With the second paradox –Test Less, Learn More – I remember a quote from somewhere “you don’t fatten pigs by weighing them”. In this context, I’m talking about standardised tests used to benchmark students and schools against one another, and not assessment of student understanding. The former tends to be low level (See Blooms), while the latter can be high level. As an activity testing will draw the students attention away from enjoyable things like learning to sitting in a room recalling facts. This is likely to cause levels of anxiety and stress for students, which will lead to lower results. In Neuro-biological terms, stress stimulates cortisol production, and long term, an overload of cortisol can have many negative health effects (you can look at these two unverified sources. Stress Effects from the American Institute of Stress or Stress Symptoms, Signs, and Causes from help guide. Or you can look that up yourself)

The third paradox – More equity through growing diversity – points more towards the policies used to maintain the equity across the system as the country’s population becomes more culturally diverse.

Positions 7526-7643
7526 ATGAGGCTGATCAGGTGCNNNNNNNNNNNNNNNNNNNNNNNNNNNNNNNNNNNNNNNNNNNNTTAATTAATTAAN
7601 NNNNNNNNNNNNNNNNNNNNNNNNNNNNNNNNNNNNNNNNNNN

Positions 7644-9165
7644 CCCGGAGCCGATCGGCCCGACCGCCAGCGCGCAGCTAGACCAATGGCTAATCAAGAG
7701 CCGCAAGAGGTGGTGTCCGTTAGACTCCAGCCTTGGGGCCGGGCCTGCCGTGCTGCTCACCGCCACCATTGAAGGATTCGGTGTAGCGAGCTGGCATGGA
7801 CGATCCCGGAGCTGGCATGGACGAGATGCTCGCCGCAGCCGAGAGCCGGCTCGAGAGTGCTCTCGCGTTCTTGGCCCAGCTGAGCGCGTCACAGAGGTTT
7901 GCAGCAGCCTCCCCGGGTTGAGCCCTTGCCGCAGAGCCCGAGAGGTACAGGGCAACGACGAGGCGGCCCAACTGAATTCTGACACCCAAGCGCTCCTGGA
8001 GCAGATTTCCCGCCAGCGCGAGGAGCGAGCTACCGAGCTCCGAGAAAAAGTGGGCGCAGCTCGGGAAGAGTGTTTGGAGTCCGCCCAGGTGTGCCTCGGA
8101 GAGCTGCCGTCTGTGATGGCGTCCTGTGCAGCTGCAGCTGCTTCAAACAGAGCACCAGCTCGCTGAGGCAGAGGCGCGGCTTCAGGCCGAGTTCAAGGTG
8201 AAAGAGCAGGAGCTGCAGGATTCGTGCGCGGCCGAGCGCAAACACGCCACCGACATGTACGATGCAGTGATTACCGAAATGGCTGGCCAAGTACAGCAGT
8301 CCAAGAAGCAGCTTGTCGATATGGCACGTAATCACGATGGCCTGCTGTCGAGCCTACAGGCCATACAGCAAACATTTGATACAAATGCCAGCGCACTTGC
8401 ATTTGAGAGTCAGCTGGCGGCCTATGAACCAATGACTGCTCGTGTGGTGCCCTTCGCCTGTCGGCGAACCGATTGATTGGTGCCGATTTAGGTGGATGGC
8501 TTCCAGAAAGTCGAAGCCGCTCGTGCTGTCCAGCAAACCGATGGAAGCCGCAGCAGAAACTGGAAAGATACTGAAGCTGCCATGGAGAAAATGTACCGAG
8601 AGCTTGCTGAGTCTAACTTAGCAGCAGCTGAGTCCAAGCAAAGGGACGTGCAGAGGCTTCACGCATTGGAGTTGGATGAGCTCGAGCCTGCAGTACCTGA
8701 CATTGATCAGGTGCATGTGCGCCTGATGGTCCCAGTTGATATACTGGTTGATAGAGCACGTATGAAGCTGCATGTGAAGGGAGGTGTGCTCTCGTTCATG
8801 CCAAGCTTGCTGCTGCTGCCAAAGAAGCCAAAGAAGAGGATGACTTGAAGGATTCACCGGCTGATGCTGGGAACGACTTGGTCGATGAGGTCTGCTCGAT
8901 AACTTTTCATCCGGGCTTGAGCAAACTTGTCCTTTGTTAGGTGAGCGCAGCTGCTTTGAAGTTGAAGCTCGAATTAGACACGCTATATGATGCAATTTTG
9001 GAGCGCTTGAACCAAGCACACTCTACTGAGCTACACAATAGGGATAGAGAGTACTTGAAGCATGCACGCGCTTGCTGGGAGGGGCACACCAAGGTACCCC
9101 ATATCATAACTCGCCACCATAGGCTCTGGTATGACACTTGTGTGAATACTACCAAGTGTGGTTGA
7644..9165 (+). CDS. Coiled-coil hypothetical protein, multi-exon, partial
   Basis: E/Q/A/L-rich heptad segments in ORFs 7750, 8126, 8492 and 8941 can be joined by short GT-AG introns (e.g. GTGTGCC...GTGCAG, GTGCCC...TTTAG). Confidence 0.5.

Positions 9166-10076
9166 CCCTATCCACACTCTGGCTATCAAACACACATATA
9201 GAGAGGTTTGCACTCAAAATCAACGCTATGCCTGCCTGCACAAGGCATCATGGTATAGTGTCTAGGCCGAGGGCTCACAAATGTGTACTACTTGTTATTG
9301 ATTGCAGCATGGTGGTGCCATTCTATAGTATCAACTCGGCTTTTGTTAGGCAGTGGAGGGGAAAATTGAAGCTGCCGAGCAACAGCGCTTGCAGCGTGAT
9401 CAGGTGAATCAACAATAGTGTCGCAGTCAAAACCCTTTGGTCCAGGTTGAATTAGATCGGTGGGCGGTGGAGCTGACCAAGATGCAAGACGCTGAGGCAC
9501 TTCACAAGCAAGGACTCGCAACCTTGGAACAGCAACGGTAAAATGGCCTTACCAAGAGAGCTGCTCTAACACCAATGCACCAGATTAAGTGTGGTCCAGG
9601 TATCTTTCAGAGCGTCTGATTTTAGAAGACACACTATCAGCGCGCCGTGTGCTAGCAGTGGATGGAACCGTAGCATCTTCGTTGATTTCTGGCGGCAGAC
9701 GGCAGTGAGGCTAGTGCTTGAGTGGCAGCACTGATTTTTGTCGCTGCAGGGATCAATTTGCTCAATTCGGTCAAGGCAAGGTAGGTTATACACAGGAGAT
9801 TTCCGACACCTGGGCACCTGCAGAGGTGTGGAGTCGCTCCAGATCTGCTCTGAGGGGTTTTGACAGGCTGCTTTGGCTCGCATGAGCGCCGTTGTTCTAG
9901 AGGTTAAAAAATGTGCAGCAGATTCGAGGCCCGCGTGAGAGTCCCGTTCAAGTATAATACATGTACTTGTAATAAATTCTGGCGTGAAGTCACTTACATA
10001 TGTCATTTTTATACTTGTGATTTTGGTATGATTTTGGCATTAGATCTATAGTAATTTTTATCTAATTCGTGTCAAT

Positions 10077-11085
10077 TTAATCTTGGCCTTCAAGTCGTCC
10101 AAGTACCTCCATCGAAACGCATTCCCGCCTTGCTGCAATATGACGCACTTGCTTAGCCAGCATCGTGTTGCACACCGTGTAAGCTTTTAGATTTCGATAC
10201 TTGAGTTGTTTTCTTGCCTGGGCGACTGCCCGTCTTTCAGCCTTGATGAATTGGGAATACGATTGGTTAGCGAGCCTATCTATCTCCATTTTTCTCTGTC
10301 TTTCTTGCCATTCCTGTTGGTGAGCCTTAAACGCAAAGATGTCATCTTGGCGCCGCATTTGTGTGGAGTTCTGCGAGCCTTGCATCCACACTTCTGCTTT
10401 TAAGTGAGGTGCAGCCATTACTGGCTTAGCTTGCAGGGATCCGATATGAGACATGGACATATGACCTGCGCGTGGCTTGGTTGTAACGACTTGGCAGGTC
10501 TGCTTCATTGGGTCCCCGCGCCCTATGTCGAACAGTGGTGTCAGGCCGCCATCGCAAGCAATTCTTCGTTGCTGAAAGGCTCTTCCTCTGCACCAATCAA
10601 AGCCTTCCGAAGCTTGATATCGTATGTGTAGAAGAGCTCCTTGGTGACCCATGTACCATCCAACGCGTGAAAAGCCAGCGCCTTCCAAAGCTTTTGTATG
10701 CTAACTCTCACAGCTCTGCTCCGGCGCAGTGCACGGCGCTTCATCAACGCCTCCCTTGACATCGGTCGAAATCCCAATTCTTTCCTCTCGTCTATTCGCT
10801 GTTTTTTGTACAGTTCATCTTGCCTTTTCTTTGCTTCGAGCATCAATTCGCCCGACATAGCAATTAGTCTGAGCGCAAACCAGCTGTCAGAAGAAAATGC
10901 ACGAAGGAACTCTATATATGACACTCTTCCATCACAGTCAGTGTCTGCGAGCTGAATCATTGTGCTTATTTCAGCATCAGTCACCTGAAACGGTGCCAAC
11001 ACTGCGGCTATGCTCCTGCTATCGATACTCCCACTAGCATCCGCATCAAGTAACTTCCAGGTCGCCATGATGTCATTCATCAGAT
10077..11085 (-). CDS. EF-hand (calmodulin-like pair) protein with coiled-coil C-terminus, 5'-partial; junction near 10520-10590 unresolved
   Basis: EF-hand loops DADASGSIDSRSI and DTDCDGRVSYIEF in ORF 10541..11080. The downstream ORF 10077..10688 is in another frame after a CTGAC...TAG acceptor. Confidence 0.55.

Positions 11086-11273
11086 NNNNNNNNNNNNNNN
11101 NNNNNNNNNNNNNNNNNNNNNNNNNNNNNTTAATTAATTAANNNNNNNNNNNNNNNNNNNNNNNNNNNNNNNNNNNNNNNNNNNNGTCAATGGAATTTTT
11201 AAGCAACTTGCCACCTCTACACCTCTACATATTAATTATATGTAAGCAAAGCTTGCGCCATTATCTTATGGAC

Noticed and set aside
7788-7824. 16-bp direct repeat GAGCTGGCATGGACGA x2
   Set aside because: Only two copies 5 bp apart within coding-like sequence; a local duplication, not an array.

Finnish teachers require a research-based masters degree, which means that they are highly trained in educational theory, pedagogical content,and subject specifics. Once in a school they are given a teaching load to allow more time for professional development, community engagement, and pedagogical reflection. Schools are  given autonomy to implement educational objectives as they see fit. The school hierarchy is governed by those with an education degree to ensure that the focus remains on providing the best outcomes for the students.

Teachers at all levels of schooling expect that they are given the full range of professional autonomy to practice what they have been educated to do: to plan, teach, diagnose, execute, and evaluate. [Pg 76]

Contrast this with the educational reform movements of the world where the teaching & learning are becoming standardized, the curriculum is more prescriptive with a heavy focus on literacy and numeracy, which is enforced with test-based accountability. All of which scream that there is only one way of thinking and achieving, which is the death-knell of creativity and innovation for teachers, students and the education system.

Schools are being more scrutinised with organisational and motivational ideas borrowed from business practises (see RSA Animate – Drive: The surprising truth about what motivates us, and the corresponding TED talk – Dan Pink: The puzzle of motivation for why this is wrong.)